Denmark will not offer those under the age of 50 more COVID-19 vaccine boosters, the Danish Health Authority announced this week.
“The purpose of vaccination is not to prevent infection with COVID-19, and people aged under 50 are therefore currently not being offered booster vaccination,” the agency wrote in a Sept. 13 statement.
The Scandinavian country also explicitly dropped any pretense to halt the spread of COVID-19 and announced it will focus on protecting vulnerable individuals, including people with compromised immune systems and the elderly. Those people, it said, are the most at risk of developing severe COVID-19 cases.
Instead, the agency has an “aim to prevent serious illness, hospitalization, and death,” the statement said.
Younger people “are well protected against becoming severely ill” and a “very large number of them have already been vaccinated and have previously been infected” with COVID-19, it said.
“There is consequently good immunity among this part of the population,” the agency said. “It is important that the population also remembers the guidance on how to prevent the spread of infection, including staying at home in case of illness, frequent aeration or ventilation, social distancing, good coughing etiquette, hand hygiene, and cleaning.”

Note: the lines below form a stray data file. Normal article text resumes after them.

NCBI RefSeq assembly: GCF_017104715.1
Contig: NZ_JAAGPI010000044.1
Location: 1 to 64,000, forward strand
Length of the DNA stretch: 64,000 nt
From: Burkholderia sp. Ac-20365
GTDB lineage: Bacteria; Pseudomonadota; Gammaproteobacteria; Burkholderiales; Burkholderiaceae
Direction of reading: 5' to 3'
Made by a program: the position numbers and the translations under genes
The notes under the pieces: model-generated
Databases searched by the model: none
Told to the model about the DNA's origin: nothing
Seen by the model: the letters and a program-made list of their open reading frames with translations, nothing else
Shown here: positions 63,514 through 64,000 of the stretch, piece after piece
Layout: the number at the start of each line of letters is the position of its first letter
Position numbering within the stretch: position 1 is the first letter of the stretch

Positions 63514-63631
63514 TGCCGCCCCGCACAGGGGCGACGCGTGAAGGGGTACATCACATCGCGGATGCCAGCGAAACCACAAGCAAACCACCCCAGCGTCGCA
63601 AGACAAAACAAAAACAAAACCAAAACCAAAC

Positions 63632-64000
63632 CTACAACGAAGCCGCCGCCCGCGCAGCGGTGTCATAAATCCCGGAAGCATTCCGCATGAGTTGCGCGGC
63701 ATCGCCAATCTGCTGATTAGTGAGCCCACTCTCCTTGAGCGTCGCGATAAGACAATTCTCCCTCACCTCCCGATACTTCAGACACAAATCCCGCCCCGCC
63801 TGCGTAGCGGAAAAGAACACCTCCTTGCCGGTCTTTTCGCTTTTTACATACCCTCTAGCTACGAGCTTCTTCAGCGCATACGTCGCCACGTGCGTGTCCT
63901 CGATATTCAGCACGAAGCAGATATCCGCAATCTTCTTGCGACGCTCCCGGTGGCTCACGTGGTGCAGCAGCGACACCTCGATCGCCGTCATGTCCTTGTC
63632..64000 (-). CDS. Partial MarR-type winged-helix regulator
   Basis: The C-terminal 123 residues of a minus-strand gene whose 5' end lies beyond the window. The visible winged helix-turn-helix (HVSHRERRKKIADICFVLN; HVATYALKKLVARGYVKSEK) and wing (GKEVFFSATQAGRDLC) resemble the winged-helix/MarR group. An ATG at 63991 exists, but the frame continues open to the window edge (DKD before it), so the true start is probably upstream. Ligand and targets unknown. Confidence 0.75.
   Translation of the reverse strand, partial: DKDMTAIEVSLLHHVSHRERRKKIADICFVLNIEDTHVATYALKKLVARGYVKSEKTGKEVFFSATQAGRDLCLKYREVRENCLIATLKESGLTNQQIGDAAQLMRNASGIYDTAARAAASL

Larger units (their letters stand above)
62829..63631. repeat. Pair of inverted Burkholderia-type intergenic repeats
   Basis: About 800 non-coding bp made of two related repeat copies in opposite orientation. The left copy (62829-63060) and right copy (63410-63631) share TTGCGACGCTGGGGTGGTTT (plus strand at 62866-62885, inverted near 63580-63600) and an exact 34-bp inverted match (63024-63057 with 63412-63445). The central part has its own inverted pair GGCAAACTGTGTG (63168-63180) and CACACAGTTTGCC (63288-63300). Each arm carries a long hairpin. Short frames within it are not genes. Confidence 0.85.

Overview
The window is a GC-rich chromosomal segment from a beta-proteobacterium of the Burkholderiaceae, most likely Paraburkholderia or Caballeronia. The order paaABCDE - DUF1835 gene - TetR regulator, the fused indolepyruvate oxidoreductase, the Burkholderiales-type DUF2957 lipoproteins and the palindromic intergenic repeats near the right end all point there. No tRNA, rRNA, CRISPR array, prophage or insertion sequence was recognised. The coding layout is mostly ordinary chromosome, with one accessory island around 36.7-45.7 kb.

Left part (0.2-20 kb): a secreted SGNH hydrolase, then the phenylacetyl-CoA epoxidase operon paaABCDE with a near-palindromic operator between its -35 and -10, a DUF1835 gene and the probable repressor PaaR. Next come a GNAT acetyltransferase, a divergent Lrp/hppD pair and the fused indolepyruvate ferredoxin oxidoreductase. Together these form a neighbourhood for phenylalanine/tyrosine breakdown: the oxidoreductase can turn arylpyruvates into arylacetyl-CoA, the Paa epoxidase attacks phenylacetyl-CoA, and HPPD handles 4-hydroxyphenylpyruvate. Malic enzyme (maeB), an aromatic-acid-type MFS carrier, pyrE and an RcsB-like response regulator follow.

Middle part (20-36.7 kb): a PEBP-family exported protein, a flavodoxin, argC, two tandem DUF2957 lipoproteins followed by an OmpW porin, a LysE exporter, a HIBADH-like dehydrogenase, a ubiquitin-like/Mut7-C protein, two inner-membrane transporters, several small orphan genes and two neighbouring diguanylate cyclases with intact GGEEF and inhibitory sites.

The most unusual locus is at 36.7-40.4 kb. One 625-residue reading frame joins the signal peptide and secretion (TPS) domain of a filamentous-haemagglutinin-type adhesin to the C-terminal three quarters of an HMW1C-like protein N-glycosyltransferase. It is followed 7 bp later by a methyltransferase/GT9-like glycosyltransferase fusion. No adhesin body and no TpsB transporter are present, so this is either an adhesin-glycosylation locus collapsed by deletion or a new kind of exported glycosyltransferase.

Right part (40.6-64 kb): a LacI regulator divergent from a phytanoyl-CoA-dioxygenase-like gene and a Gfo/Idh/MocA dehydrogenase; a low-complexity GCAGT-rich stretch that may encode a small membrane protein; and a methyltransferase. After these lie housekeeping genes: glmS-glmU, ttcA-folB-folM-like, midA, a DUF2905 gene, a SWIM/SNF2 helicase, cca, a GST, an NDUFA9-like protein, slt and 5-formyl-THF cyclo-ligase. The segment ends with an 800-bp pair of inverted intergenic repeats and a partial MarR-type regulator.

Children and young people who are at risk of developing COVID-19 cases can still receive the vaccine in Denmark if recommended by a doctor, the health agency said last month.
The UK Health Security Agency said in September that children who hadn’t turned 5 by the end of August wouldn’t be offered COVID-19 vaccines, noting that the COVID-19 vaccine offer for kids aged 5 to 11 was a temporary directive.